New York Advertising Week Roundup
- Brand Safety & Brand Suitability: this took center stage, with reiterations around the importance of brand’s placing consumer trust first, adopting universal safety standards across channels, noting how safety/suitability is impacted by both devices, content quality, and most interestingly the psycho-physiological states of those consuming content and their impact on context, ad recall and effectiveness.
- Brand Politics: Americans are two times more likely to boycott a brand because of a political stance than they are to buy from it, according to a report called “The 2020 Survival Guide for Brands.” The report was released last week and discussed on stage at an Advertising Week New York discussion Wednesday. Nearly a third (29 percent) of the 4,200 adults surveyed said “they have stopped purchasing from a brand because of its political stance.” Just 15 percent said they would choose a brand based on political leanings.
- Brand Safety & News: we heard a lot of about publisher worries around the 2020 elections and the impact of brand safety concerns on ad sales. More here.
- Measurement: Executives discussed how a new cross-platform standard for measuring video audiences can’t be implemented until the industry creates new tracking technology. Read more here
- Industry Structure: Sorrell predicted holding companies will break up and consolidate.
- Industry Diversity: She Runs It released a report showing a decline in women at the executive level of the industry. Not just a stubborn lack of progress—an actual year-over-year decline. And Time’s Up says that at current rates, black women will achieve pay parity with men in 100 years. Latina women will need to wait another century after that. There isn’t even enough data to extrapolate a date for Native American women, but Time’s Up’s best guess is 250 years. Another survey revealed a drop in women representation in executive marketing roles.
- Addressable: Ad Tech Got Serious About Addressable Inventory This Week. Spending on the addressable ad market is expected to hit $3.3 billion by 2020, and recent months have seen ad-tech companies stake their claim in the market with buffets of offerings. “The industry has limited ‘addressable’ to mean only household-level targeting on television,” said Laura Buchman, Telaria’s vice president of addressable and audience strategy, in a statement. “But we believe CTV is inherently addressable and can go beyond basic household-level data and holistically optimize audience, contextual and behavioral criteria to drive campaign performance.”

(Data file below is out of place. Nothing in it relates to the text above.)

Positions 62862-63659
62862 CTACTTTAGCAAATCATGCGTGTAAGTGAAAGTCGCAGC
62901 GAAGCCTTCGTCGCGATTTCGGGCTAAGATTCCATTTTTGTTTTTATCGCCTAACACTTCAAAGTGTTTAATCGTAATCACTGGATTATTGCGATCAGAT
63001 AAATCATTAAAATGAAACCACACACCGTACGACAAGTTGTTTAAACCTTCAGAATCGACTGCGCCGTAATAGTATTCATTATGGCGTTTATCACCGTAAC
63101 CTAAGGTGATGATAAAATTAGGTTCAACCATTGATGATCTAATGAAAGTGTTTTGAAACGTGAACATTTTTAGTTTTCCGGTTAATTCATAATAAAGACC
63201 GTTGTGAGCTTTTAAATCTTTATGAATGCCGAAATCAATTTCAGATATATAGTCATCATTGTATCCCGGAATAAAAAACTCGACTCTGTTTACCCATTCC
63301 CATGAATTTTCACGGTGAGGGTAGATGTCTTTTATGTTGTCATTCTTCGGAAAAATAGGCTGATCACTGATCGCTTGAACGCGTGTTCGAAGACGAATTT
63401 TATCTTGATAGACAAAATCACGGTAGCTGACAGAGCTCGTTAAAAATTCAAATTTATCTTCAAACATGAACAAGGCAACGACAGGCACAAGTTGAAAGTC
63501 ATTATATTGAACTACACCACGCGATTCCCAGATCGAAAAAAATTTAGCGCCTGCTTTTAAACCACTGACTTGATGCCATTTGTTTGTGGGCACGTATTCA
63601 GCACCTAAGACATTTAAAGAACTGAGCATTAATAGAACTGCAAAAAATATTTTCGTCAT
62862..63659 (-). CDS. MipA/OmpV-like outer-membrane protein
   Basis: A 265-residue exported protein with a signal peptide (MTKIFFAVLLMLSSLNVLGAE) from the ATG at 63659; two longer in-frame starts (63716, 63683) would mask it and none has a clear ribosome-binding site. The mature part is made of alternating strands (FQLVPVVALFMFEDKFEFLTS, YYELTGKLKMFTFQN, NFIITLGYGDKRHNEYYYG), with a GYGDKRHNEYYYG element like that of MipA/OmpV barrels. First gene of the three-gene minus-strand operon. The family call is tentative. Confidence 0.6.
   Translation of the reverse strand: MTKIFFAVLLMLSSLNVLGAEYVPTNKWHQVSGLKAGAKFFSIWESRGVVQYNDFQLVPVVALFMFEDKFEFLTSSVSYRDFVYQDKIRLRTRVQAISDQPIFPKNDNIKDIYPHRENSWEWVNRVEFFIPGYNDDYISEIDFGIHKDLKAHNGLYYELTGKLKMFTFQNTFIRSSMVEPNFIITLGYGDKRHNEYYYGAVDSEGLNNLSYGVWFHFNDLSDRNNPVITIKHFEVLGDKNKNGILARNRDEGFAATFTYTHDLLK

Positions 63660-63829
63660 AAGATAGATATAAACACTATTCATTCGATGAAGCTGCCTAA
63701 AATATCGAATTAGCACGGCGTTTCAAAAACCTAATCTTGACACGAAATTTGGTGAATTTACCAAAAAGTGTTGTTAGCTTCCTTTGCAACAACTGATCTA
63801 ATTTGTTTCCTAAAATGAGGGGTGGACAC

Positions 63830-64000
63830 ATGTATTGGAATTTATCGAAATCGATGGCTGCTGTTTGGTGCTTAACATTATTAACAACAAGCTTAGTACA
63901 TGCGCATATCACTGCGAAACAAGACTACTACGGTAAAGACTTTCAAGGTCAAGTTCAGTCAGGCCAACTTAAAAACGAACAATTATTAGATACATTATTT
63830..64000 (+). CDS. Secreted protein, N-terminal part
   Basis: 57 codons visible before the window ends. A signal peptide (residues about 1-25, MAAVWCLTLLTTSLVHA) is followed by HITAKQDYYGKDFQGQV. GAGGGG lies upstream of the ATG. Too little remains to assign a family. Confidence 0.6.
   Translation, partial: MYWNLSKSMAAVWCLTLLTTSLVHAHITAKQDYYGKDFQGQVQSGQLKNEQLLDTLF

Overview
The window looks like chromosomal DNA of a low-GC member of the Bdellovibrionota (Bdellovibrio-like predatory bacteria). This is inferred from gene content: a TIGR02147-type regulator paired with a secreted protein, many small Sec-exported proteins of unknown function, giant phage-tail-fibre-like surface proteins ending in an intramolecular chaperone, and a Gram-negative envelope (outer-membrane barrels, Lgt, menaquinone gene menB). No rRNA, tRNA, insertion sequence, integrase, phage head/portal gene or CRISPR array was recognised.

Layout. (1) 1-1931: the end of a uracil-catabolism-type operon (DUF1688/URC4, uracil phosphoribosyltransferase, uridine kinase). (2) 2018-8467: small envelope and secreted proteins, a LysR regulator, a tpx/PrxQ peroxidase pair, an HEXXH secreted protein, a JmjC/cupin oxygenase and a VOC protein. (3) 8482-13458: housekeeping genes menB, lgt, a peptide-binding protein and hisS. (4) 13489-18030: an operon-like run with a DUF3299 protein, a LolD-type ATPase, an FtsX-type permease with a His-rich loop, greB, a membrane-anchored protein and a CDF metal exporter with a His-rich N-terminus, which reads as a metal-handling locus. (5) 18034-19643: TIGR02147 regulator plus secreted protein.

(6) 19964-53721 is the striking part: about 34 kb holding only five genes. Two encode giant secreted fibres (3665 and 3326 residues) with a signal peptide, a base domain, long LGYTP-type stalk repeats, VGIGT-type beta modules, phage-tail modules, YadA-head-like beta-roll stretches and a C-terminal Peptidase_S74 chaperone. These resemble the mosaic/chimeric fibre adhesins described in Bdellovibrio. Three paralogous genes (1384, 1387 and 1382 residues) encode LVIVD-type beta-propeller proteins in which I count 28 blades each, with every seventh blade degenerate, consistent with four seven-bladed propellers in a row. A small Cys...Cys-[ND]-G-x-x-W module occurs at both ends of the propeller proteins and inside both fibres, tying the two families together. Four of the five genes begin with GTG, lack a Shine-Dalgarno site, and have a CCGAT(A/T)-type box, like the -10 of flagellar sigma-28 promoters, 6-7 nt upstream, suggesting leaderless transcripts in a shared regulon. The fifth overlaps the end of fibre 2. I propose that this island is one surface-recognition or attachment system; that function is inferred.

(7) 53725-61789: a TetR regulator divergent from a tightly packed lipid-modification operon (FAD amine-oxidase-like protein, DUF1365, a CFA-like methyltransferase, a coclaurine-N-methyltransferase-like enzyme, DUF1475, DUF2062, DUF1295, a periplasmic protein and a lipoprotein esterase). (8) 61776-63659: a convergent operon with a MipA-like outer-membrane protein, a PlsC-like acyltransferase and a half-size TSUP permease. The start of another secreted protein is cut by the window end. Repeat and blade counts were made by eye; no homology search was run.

- The Creative Industry: One underlying theme was the very serious tone in which panelists discussed the creative industry, with grave debates over brand purpose and whether a company needs one to succeed in winning over consumers.
- U.S. consumers have already peaked in their use of dominant digital media formats, especially social and online gaming, but U.S. marketers are continuing to increase their investments in both (+68% and +25%, respectively).
- Perhaps most troubling for marketers — both in the U.S. and China — is that a significant percentage of consumers in both nations are wary of the increasing use of their personal data to power advanced digital marketing and emerging technologies.
US Boomers Report 2019
Available to eMarketer subscribers only, but key takeaways summarized here
- Boomers are less apt to use smartphones as shopping tools, sticking more with home computers. Newer technologies like augmented reality (AR) and virtual reality (VR) generate little interest as shopping aids. And privacy fears constrain digital usage for transacting purchases.
- YouTube also has a boomer following. In October 2018 polling for Provision Living (a chain of senior-living communities), boomers reported an average of 11 minutes per day watching YouTube. In some cases, they use it as an information resource. For example, a January 2019 post by Think with Google (whose parent company owns YouTube) said boomers watch how-to videos on YouTube to learn “how to use new gadgets.”
- Television today is so fragmented. And one result is that audiences for individual shows — even the “popular” ones that get all the attention from critics and awards shows — are so much smaller than what hit shows used to attract in a past era that grows ever more distant.
Salesforce sponsored this cross-sector leaderboard with great CMO interviews for each featured brand.